Past Grants


Providence Health Care

Josie Mackey and Laura Carroll

Patient Mentorship Program in the Heart Transplant Clinic

Laura Carroll (l) and Josie Mackey (r)

Heart transplant (HT) and Ventricular Assist Device (VAD) implantation is a life-changing event for patients with acute heart failure (AHF). The process by which patients are assessed and selected for heart transplantation or VAD can be a difficult journey. Patients undergo intensive diagnostics and assessments by the multidisciplinary team. Patients within the Heart Transplant Program (HTP) at St. Paul’s Hospital (SPH) have expressed, through various modes of feedback, that they would value peer support to help manage these life-changing circumstances. 

Currently, there is no formal peer-mentorship program at SPH for patients in the HTP, resulting in only informal connections being coordinated by clinic nurses. Clinicians working with this population at SPH echo the need for a structured and sustainable peer-mentorship program where both peer mentors and mentees are well supported in their respective roles. 

The focus of this study is to determine what a peer-mentorship program for HT and VAD patients would look like when developed with patient involvement. The team will examine, with their patient partners, how such a program will look in terms of structure, content, and process. The overall aim of this study is to seek information regarding how best to develop a peer-mentorship program which will in turn improve patient’s health outcomes and quality of life. The hope is that if patients are the central voice in assembling a program, it will remove the paternalistic biases that clinicians may have when determining what would work best for the patient. 

Principle investigators: Josie Mackey and Laura Carroll

Mentor: Wynne Chiu

Co-investigators: Erica Johansson, Kim Brownjohn, Kerry Ahn Uy and Katrien Moore

Patient Partners: Naomi Lee, Marc Bains, Jillianne Code and Kristi Coldwell

Erin Waters

The safety and efficacy of sotrovimab in kidney post transplant patients with COVID‐19: a single centre experience

Patients who receive a kidney transplant need to take lifelong medications to suppress their immune system. Even when fully vaccinated, this puts them at high risk of severe disease and death from COVID-19. New treatment options have become available in BC. One of the first treatments available was a monoclonal antibody treatment called sotrovimab. Sotrovimab was used to treat mild to moderate COVID-19 infection in high-risk patients, such as transplant recipients, to decrease the progression to severe disease. There is limited evidence on COVID-19 and treatment options in transplant patients. Anecdotally, the post-transplant kidney transplant program at St. Paul’s Hospital has seen better outcomes in patients who received sotrovimab.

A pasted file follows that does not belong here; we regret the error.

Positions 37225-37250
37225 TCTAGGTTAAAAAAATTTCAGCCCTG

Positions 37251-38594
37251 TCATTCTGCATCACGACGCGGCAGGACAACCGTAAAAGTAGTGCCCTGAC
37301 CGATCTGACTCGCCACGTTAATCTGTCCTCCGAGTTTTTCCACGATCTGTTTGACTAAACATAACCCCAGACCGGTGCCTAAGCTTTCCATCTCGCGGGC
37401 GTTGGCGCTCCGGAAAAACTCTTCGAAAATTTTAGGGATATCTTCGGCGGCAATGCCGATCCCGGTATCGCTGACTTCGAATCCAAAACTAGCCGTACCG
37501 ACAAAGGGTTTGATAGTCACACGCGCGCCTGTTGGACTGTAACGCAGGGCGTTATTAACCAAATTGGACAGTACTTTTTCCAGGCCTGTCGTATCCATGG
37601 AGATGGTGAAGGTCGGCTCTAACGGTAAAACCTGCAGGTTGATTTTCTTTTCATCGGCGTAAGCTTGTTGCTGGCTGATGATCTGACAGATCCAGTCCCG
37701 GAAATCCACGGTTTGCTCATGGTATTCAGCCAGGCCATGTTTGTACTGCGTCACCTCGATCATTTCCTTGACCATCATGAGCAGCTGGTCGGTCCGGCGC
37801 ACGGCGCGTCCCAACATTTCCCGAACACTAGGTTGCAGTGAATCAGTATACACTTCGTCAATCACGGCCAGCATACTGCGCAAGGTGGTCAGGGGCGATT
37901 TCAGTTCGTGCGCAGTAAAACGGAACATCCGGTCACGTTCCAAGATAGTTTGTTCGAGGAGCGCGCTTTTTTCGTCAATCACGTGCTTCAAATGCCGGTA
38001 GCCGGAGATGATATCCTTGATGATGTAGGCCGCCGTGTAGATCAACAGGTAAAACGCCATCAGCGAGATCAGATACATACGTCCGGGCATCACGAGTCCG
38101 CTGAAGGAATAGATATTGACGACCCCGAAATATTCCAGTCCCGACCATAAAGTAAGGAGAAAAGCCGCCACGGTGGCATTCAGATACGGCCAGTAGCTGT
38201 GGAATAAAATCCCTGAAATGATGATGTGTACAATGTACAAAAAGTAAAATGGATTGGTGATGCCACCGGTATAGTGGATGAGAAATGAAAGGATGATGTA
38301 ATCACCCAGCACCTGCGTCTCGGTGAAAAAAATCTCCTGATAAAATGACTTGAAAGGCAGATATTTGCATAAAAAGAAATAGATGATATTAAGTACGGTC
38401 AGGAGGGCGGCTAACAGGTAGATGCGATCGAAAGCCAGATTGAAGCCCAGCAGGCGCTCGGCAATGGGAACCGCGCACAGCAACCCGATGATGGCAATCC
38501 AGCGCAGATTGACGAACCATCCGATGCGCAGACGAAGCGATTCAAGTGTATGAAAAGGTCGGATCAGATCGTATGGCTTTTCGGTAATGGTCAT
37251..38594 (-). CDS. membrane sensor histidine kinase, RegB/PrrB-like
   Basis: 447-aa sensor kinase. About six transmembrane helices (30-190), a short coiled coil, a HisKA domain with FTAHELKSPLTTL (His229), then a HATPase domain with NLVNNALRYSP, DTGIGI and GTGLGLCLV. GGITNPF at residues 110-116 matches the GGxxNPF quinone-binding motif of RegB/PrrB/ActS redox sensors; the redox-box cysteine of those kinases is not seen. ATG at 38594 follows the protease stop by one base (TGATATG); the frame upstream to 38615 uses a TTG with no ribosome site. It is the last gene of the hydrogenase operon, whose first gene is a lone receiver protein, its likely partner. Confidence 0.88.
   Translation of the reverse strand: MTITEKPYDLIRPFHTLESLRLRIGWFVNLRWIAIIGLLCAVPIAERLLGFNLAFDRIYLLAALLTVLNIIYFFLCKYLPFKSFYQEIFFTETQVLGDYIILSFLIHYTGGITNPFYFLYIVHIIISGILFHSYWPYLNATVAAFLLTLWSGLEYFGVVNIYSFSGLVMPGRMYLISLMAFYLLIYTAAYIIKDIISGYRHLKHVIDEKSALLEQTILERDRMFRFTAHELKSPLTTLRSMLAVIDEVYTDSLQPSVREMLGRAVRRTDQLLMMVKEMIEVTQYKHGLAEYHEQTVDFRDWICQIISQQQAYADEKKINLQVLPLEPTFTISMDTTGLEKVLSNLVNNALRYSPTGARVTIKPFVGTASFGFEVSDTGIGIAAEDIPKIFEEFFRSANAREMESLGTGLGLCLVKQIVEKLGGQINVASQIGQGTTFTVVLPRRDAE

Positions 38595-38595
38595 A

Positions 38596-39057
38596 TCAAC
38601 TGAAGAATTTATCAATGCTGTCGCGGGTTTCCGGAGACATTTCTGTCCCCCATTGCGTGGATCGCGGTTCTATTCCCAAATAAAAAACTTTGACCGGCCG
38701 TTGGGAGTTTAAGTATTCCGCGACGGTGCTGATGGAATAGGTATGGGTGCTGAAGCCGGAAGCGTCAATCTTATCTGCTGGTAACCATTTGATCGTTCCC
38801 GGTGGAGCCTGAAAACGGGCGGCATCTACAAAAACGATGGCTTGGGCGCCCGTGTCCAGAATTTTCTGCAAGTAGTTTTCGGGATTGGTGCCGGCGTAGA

Unfortunately, new strains of COVID-19 have shown resistance to sotrovimab. As a result, this treatment is no longer in use. Despite this, assessing the efficacy of sotrovimab in kidney transplant recipients will provide important data on the risk of COVID-19 in this population and highlight the need for an effective treatment. The team aims to conduct a retrospective chart review to compare the rates of hospitalization, ICU admission and death in kidney transplant patients followed by the St. Paul’s posttransplant clinic who got sotrovimab versus those that received no treatment.

Principle investigator: Erin Waters

Mentor: Wayne Fritz

Co-investigators: Bita Bateni and Odette Bodman

Patient Partners: Alexis Mackay‐Dunn


Vancouver Coastal Health

Kimberly Noble

Frequency of Swallowing and Voice Dysfunction Following Double Lung Transplant

Being able to swallow and produce voice are actions that we complete constantly throughout the day. Swallowing and voice dysfunction following double lung transplant are quite common and carry risks of poor health outcomes, reduced quality of life, and increased hospital costs/length of stay. Limited literature exists regarding the incidences of voice and swallowing dysfunction post-transplant and there is notable methodological variability in the studies that have been done.

By completing rigorous standardized assessment of swallowing and voice in lung transplant patients at Vancouver General Hospital, we can determine the frequency of impairment and observe related variables. We will also have the opportunity to gather information on how these changes impact patients’ quality of life by way of a brief interview. It is imperative that we gain a better understanding of voice and swallowing changes in our lung transplant population.